Cat Daddy and I went to dinner at Le Manoir last week, after he drunk-bid for it in an online charity auction during the first lockdown. As far as drunken purchases go, I’ve seen worse.
Usually it would have been no problem leaving Louis Catorze alone for just one night. However, now that he insists on a boiling water chaser for his Orijen, and refuses to eat it if it’s been sitting around for more than 0.3 seconds, that makes things more complicated. So we asked our cleaning lady if she would mind feeding him when she stopped by that evening. (Yes, this same cleaning lady. Unbelievably, she is still here.)
Le Manoir was a delight, and Raymond Blanc even more so. However, due to dodgy O2 phone reception, I wasn’t able to read my notifications until the next morning, and I glimpsed one from our cleaning lady saying, “Don’t worry, he’s home now.”
Apparently the Sureflap had been malfunctioning again, with the little sod able to go out but not come in. At the time of messaging the previous night, it had worked. But no doubt he would have gone back out at some point, and we had no idea if he’d made it in again. And it was bucketing down with rain. Not the best start to Le Roi’s Long Hallowe’en weekend, trapped outside, drenched and screaming.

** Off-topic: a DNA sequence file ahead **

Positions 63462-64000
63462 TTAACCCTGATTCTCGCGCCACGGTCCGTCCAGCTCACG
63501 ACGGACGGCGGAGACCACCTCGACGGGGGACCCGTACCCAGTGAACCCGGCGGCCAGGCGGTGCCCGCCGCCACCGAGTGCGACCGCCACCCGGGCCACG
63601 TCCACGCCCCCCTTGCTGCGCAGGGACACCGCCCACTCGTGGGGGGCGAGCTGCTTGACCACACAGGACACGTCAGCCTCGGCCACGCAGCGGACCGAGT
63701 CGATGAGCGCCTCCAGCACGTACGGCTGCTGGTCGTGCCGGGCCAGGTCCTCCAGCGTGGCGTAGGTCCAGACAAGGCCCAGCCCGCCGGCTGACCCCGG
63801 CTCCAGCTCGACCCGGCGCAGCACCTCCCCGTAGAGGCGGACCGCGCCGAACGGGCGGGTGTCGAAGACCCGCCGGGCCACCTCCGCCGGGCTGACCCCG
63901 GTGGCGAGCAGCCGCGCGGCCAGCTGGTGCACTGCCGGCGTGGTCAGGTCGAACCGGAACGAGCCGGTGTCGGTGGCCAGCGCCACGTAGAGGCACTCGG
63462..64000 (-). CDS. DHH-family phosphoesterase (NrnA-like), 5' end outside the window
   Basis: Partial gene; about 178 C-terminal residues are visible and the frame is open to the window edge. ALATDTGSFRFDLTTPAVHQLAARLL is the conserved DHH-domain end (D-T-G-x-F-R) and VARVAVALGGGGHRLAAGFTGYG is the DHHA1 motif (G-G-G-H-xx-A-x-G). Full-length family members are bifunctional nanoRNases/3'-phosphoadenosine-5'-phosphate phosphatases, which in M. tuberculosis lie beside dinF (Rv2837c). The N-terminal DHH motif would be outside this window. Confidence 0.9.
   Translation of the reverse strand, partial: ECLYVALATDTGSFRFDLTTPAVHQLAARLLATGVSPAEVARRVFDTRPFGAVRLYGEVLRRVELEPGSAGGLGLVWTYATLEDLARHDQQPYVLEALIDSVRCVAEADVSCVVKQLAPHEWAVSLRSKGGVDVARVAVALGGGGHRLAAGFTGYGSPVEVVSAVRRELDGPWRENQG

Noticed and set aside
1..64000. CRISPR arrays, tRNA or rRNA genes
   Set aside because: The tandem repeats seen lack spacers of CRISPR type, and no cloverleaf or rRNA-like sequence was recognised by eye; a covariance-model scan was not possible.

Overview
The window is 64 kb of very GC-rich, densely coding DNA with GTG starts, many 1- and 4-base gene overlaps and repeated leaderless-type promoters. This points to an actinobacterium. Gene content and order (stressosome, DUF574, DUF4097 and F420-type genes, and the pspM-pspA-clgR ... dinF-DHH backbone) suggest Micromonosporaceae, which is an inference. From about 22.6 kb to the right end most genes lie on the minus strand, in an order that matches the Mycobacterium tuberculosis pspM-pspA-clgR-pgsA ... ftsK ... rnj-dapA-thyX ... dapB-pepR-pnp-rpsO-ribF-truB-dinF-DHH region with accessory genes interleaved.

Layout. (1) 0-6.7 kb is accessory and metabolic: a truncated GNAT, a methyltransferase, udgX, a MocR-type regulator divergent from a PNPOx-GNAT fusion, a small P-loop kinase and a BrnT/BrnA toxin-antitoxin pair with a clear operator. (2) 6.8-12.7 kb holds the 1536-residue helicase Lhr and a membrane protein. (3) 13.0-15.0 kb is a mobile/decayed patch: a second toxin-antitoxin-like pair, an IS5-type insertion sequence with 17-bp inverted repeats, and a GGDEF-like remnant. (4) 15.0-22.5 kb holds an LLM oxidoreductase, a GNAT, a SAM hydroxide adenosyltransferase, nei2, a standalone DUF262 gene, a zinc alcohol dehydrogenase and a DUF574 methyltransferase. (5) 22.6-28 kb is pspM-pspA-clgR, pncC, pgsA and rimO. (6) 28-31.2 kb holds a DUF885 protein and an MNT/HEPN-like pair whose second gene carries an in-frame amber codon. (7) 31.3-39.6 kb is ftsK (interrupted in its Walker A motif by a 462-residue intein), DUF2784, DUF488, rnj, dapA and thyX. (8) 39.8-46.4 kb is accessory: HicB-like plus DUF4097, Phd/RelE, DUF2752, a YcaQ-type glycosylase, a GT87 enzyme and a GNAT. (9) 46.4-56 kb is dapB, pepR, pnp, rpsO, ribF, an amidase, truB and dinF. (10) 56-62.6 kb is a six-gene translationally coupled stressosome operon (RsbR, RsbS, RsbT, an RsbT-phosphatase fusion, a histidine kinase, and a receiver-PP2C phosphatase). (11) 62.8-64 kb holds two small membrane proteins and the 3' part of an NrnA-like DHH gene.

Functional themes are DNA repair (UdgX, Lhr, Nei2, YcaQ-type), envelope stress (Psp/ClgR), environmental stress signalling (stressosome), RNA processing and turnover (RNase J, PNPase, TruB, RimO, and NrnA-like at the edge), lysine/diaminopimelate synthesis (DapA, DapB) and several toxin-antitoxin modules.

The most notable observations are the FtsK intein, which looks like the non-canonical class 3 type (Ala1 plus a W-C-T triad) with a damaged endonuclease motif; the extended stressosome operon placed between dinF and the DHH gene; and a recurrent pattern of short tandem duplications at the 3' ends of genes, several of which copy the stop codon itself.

Worse yet, our new neighbours had moved in a couple of days beforehand and we didn’t want him going over and bothering them. (We have met them once and they are lovely people. Regretfully they have also met Catorze, right after he’d had his steroid shot – as in, less than an hour afterwards – when he was manic, bug-eyed and screaming.)
We realised that there wasn’t much we could do if Catorze had, indeed, been outside all night. However, instead of a leisurely countryside route home, taking in the beautiful autumn colours, we thought it wise to go direct via the motorway, and the rain helped us to make our decision. We were about halfway home when I received another message from our cleaning lady, saying “Everything was ok. Sorry for bothering you. It was my mistake.”
We imagine that the little sod had been up to his old tricks, wailing piteously outside the patio doors, rearing up on his hind legs and pawing at the glass, when he knows perfectly well that the Sureflap is there but is too lazy to use it. He wasn’t trapped or distressed. He was just taking the piss.
When we arrived home, he was indoors and perfectly happy apart from the fact that his bowl was empty. And his Sureflap was, and is, functioning as it should.
At least we didn’t receive the notifications in real time, and have to decide whether to leave the company of one fancy French gentleman and dash home to rescue another. But we’re still cross with him.